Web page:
Life can get wild and unruly at times, throwing unexpected obstacles at people with the very best intentions. In the final week of one act play festival No:Intermission, the office of a social worker and the romps of a sex worker show off the worst sides of humanity from bad luck to bad choices and everything in between.
In a welfare office in Tulsa, Oklahoma, Mary (Samantha Lambert) is caught unexpectedly amongst the clutter of toys, clothing, paperwork, and general life detritus by Luellen (Dominique Viney). Mary and Luellen know each other well because Mary was the social worker assigned to investigate claims against Luellen and her partner about abuse of their son Jimmy which ultimately led to Mary authorising the removal of the child and his introduction into foster care. On a hot Friday afternoon, these two women represent brute opposing forces bound by an often inadequate welfare system.
Ara Watson’s script navigates a sensitive area of bureaucracy often hidden from general view and experienced by those in crisis. Luellen is desperate to get her son back and the help she needed months ago, before she hurt Jimmy, appears useless when offered now. At the same time, Mary is charged with operating the front lines of a government agency requiring her to maintain a cold distance even while caring for other human beings. Their confrontation is unsatisfying because they’re trapped in a lose-lose system.
The direction of the production from Carly Fisher cuts through the frayed emotions with an everyday mundanity of Mary needing to get her job done so she can start the weekend; an attitude that sharpens the wrenching sadness of child protection and removal. Mary’s position is a difficult but necessary one and the audience feels for her in Lambert’s outbursts. Viney plays Luellen with a whiny neediness that evokes responses alternating between sympathy and pity, while her nervous energy forms the major forward momentum of the production.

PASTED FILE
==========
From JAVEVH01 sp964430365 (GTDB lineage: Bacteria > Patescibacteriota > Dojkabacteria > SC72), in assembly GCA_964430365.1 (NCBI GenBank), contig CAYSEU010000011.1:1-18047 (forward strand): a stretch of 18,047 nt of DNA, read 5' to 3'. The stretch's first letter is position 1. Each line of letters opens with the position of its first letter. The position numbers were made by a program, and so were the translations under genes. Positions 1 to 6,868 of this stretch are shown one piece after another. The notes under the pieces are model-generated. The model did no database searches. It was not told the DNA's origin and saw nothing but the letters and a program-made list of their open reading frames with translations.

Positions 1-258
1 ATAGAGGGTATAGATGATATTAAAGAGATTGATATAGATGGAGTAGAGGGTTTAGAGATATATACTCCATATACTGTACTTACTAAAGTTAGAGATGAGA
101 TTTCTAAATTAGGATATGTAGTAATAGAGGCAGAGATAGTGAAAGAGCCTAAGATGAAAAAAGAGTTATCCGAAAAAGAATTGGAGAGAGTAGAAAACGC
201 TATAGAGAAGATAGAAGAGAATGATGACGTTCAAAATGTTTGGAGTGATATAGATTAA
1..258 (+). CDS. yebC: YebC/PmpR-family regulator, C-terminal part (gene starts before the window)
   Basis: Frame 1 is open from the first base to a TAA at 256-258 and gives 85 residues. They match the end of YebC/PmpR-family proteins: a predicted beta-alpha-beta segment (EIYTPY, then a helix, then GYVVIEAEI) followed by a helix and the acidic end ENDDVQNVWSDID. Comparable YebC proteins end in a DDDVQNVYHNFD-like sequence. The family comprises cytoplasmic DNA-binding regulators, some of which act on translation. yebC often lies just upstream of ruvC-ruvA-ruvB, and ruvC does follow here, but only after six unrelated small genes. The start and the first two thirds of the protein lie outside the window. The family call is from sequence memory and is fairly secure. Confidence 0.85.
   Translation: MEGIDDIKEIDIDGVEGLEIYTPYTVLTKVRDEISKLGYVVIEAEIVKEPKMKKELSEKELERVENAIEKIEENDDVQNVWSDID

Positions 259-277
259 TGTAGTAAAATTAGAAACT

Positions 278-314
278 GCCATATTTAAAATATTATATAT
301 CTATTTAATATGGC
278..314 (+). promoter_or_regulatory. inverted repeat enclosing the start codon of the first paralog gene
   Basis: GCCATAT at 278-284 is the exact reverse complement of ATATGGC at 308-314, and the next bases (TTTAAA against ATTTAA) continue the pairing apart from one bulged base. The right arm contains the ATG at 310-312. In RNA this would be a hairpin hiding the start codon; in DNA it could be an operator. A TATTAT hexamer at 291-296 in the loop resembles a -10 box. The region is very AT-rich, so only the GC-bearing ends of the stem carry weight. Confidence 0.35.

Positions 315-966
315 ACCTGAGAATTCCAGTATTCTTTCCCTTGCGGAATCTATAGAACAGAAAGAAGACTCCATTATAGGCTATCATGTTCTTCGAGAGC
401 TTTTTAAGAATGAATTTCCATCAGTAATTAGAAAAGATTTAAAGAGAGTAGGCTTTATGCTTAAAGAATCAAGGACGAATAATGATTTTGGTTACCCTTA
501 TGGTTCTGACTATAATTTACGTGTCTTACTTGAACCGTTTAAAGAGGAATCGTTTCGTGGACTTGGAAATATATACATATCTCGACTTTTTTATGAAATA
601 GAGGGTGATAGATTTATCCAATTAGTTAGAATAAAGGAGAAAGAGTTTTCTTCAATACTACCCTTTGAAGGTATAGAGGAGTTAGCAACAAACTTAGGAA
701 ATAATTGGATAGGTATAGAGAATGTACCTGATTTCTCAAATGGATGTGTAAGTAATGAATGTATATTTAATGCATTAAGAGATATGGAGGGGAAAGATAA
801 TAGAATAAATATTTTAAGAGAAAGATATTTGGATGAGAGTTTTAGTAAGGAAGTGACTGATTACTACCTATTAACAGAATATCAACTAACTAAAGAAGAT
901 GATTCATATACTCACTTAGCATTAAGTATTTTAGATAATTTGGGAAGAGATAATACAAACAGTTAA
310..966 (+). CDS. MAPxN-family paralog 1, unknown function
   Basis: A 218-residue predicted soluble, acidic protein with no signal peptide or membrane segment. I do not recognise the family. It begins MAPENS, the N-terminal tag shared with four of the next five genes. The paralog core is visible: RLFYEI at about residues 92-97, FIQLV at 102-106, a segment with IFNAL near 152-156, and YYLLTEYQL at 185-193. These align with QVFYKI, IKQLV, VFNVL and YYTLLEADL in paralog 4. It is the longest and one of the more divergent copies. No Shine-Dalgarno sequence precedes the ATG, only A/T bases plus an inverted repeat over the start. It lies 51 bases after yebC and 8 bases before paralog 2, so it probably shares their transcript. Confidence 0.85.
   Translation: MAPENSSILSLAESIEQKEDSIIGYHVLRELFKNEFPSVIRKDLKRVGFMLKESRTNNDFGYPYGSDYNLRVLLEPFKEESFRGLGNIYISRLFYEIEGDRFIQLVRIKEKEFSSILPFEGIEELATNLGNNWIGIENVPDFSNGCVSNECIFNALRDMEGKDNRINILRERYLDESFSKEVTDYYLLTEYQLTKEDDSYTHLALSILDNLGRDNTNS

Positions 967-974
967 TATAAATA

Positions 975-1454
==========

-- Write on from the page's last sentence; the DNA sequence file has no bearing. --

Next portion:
Another world away, on a grotty London tube, Tyler (Tom Crotty) contemplates the dark turn his life has taken when he witnessed a murder while working at a client’s house. Tyler took up sex work both for the thrill and to fund his new freedom in the big city but he didn’t expect the impact his job would have on his sense of self and the potential relationships he was hoping to cultivate.
This one man script by Dan Ireland-Reeves is a black comedy about isolation and desire which circles around the character’s fixation on disappearing. When things are going badly, Tyler imagines the pleasure of fading away but when things are going well, he feels threatened by the notion of it all getting taken from him. His passive participation in murder simultaneously places unthinkable pressure on his conscious while also putting great power in his unsuspecting hands.
Crotty is phenomenal as the solo performer. His arcs through arrogance and fear, sexual power and violence, and revealing vulnerability at home is captivatingly convincing. Crotty’s comfortable stage presence is contagious as he invites the audience directly into Tyler’s world, building his history and intricate reality alone. Rosie Niven’s direction keeps the production well paced with appropriate emphasis on key emotional beats throughout, including the remarkable turn Tyler takes in selling his sex/murder tape online.
Bleach is an unorthodox story through which to explore loneliness and modern disconnection but it taps into a particular mode of being in anonymous cityscapes that burrows quickly under the skin.
Final Placement was running from August 7th – 10th and Bleach is running from August 8th – 11th at Chippen St Theatre as part of No:Intermission.